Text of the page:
It took Artyem Ryzhkov’s family three weeks, several thousand miles and a bullet wound to leave war-torn Ukraine for the safer confines of Spokane.
Ryzhkov said through a translator Tuesday at Roller Valley skate center in Spokane Valley that he, his wife and their four children wanted to flee their home country when they first heard explosions late last month.
The family was one of six Ukrainian refugee families that met at the skate center Tuesday to have their questions answered and talk about their next steps.
Ryzhkov said they heard stories that vehicles were being shot at, so they decided to stay in Ukraine initially. After spending a week in a shelter and cut off from food, water and access to their city of Kharkiv, they eventually left.
They had to take backroads, as they saw burned and damaged Russian military vehicles along the way. He and one of his daughters traveled in one vehicle and his wife, Iryna Sapielkna, and their other three children traveled behind in a different vehicle.
At one point, he said they heard gunfire and, when he realized the bullets were coming their direction, he opened his door and jumped out while it was still moving. His daughter did the same.
Ryzhkov said the shooting stopped after they started screaming that they were civilians and they had children with them. But it was too late for Sapielkna.
Ryzhkov said she felt a “burning sensation” in in her back. It turned out one of the bullets went through the car door and a car seat before striking her upper body. The bullet had lost momentum and did not enter her body, Ryzhkov said.
Sapielkna pulled out the shirt she was wearing and to show the bullet hole. Rhyzkov said it was most likely Russian military forces that shot his wife, who said she is feeling much better.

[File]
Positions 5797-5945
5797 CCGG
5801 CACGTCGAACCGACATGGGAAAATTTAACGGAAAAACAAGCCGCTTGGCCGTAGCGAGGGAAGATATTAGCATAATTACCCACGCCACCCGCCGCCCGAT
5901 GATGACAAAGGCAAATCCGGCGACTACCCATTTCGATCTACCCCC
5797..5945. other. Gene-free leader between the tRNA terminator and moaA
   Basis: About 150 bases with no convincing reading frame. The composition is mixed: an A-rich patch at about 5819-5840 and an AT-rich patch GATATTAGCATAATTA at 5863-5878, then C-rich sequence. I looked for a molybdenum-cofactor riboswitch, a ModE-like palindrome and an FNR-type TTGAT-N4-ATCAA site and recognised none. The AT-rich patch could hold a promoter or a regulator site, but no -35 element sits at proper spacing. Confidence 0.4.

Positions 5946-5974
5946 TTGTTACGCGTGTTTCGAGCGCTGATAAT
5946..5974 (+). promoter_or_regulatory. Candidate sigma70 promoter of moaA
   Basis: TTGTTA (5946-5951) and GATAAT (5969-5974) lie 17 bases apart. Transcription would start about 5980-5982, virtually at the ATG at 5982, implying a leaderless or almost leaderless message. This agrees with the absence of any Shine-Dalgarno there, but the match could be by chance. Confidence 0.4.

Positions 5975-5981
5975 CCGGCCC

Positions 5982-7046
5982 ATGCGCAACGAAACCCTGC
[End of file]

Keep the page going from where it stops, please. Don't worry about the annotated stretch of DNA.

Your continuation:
“I would love to honor my wife because she is so brave for just completely shaking this off and continue to travel on the way,” Ryzhkov said.
The family of six traveled about 2,500 miles through seven countries in the bullet-riddled vehicle. It took six planes to arrive in Spokane, touching down in Cuba and then Mexico before reaching the U.S. They arrived in Spokane on Monday night.
Kyzhkov said their Kharkiv apartment, which was damaged by a bomb, is occupied by Russian troops, and they have nothing to return to.
“When you actually understand and grasp the idea, the fact that it’s your life that’s at stake, you really stop caring about anything that’s physical,” he said.
Zhanna Oberemok, who owns and operates the Spokane Valley roller rink and left Ukraine as a refugee for the U.S. in 1991, said the families are experiencing an “emotional roller coaster.”
“It’s almost like deja vu,” she said. “It’s almost like being thrown back 30 years, but now we’re on the other side of the spectrum.”
Oberemok said some of the refugees say they want to return to Ukraine, but they’re told there is no home to go back to, something that is difficult for them to process. Others are disoriented by the change in culture.
Most of them are from Kharkiv and are somehow connected to each of the six families. The families are staying with other Spokane-area families like Oberemok’s.
To help the six Ukrainian families, visit https://gofund.me/3973b453.
Oberemok said helping the families is an opportunity to “pay it forward” for the help she received more than three decades ago.
“It feels like now it’s our chance to give back to how we were treated 30 years ago,” she said.
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